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Where Are They Now: Samantha Falk

March 1, 2018


Dr. Samantha Falk, CAMB (G&E) 2016 alumnus and former student of Dr. Ben Black, loves her new job. She learns about cutting-edge science, daily. She collaborates with industry insiders and diverse professionals, constantly. She works from home, frequently. It’s creative, interactive, engaging. Most likely, you’ve heard of it already. She is a medical writer for the Scientific Pathways medical writing agency (Hamilton, NJ), which is owned by Nucleus Global, a UK-based group of medical communications agencies.


Scientific Pathways and Nucleus Global call on their teams to act as scientific resources for clients, providing consulting and generating deliverables. “We work with pharmaceutical companies to put together communication materials for them,” Samantha explains. She is a full-time medical writer, whose numerous concurrent projects include writing manuscripts for journal publication, drafting sales training plans for pharmaceutical marketing, and attending industry conferences. Samantha works alongside other PhDs and the MDs to communicate the latest research about blood and lung cancers. This group then pairs with a public services team of in-house editors, graphic designers, publishers, and others to deliver this material to the client. For instance, Samantha may be asked to summarize the pharmacological history of a drug or synthesize the most recent leukemia literature and conference presentations into an accessible synopsis. A studio team may then incorporate figures and visuals from the literature, after which the work relays across the agency’s circuitry to the client for feedback and further development. Her work can vary in scope and reach. Samantha can be asked to write about the minutiae of a new drug trial or a sweeping assessment of the field as a whole.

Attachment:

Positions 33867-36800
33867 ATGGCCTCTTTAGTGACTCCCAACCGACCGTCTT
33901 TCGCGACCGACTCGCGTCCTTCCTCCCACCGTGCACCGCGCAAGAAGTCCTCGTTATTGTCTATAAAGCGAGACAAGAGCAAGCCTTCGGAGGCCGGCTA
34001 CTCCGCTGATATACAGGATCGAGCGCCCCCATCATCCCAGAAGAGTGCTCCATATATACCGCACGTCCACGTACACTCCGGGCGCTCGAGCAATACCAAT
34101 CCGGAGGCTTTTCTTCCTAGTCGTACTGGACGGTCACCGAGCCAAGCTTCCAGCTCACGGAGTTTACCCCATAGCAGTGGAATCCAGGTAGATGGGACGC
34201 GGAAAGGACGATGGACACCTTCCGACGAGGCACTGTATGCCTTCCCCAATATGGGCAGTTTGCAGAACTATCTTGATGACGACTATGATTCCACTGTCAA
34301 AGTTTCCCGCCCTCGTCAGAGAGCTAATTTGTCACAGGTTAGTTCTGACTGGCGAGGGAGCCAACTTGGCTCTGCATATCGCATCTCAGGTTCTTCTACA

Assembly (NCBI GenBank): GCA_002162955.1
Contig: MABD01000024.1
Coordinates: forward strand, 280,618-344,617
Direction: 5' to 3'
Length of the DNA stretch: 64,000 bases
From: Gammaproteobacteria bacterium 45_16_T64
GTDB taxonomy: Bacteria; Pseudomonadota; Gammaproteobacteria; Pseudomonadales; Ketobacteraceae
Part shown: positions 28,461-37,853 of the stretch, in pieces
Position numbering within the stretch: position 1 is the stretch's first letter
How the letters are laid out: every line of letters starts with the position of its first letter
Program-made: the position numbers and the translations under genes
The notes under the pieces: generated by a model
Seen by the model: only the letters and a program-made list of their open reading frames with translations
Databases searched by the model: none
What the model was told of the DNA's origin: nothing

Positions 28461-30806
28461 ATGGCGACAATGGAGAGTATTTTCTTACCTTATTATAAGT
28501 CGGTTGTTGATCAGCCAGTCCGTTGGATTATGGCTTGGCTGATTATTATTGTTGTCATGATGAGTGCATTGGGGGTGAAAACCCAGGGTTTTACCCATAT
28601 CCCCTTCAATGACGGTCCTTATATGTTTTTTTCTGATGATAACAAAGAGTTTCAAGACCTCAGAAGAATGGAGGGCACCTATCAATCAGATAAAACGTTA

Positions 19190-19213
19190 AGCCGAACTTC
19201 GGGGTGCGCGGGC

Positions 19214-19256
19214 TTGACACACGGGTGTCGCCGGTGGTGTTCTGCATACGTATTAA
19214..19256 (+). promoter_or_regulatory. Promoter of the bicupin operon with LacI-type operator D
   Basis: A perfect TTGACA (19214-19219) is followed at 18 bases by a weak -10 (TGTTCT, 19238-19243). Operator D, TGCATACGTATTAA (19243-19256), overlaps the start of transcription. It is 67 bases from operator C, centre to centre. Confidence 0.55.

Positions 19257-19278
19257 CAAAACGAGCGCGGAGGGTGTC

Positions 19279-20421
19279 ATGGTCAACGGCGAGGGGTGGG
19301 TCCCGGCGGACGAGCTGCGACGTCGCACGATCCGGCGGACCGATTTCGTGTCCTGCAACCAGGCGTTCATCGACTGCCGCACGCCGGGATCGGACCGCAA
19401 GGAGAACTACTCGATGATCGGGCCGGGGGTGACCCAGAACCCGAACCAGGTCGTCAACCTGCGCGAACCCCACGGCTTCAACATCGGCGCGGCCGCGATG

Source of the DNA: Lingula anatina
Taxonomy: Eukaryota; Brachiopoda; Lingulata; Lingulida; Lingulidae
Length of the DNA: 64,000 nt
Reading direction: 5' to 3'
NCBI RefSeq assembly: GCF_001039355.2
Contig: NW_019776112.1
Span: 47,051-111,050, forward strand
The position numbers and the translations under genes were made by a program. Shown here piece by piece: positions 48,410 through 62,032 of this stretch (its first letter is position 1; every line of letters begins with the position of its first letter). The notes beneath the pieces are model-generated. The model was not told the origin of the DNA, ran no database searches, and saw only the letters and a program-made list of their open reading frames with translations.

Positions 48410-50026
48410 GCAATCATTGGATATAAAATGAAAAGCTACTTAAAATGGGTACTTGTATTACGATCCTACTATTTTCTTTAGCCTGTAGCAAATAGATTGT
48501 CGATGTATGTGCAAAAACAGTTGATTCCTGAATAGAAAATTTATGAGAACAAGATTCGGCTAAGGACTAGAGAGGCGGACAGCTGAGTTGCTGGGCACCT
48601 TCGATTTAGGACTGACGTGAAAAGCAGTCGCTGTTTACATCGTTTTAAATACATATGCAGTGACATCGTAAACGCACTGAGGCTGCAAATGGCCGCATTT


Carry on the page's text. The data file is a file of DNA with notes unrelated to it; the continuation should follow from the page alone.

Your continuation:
“I think about it more in a global context. How does this agent I’m working on fit into the bigger picture? Some projects have a more global scope but other projects are focused on one aspect,” she relates.


How, you might now ask, did Samantha come to this work for Nucleus?


Samantha chose Nucleus Global through fellow G&E alumnus Aleksandra Nall. “Networking is definitely the main reason.” Nall introduced the medical writing career to Samantha, and provided a direct referral. Direct referrals greatly increase the likelihood of an applicant having their application reviewed and getting a phone interview. This proved decisive for Samantha. The idea of being a medical writer appealed to Samantha as it built on an enduring interest. “I’ve always been interested in communicating science to different audiences,” Samantha explains. While in graduate school, she created lessons and taught genetics and epigenetics to diverse audiences at Franklin Institute events. She chose to parlay these experiences for her job search.


“On the first day of my job, my boss told me one thing she really liked during my interview was the aspect of creativity, because of my involvement in the Philadelphia Science Festival. That was something she really picked up on.”


This demonstration of creativity helped Samantha get hired, but she emphasized that there were a number of skills that the agency looked for.


What are the skills an interested graduate student might want to cultivate for a medical writing career?


“Multitasking is an important one. You have to figure out how to balance your projects, and I think having to do that in graduate school has helped a lot with my current job,” Samantha states. Also, being able to find information quickly and parse out the most important points is a powerful ability to develop. Communicating clearly is another skill that has helped her succeed as a medical writer. Lastly, Samantha emphasizes the importance of learning how to structure a story by asking, “who are my audience? How does my story fit into the bigger picture?” when presenting her work to different audiences. She suggests practicing interviews and presentations with scientifically-literate people inside and outside of academia to become more comfortable communicating with people of diverse backgrounds.


Samantha enjoys her work greatly, but she has an eye on the future.


“I have always been interested in public-oriented scientific communication. Ultimately, I would like to focus more on communicating to patient and general public audiences.”  She hopes to leverage her work for Nucleus Global to reach these groups as a specialist and educator.


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